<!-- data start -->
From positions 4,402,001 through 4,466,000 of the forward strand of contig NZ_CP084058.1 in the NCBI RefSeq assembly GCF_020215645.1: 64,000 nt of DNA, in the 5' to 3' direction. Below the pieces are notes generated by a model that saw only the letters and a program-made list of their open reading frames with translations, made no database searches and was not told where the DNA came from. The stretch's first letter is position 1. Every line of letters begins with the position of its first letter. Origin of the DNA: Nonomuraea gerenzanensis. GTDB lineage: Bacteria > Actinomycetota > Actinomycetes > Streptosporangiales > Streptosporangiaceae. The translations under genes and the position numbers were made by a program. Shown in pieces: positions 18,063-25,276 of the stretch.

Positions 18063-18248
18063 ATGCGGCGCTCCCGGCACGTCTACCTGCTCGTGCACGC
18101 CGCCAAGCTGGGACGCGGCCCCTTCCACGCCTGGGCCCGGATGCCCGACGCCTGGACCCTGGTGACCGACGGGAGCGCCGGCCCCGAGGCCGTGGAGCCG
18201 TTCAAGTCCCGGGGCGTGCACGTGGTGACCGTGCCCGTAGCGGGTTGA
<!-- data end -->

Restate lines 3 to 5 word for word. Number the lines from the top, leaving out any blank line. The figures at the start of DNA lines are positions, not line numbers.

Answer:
18063 ATGCGGCGCTCCCGGCACGTCTACCTGCTCGTGCACGC
18101 CGCCAAGCTGGGACGCGGCCCCTTCCACGCCTGGGCCCGGATGCCCGACGCCTGGACCCTGGTGACCGACGGGAGCGCCGGCCCCGAGGCCGTGGAGCCG
18201 TTCAAGTCCCGGGGCGTGCACGTGGTGACCGTGCCCGTAGCGGGTTGA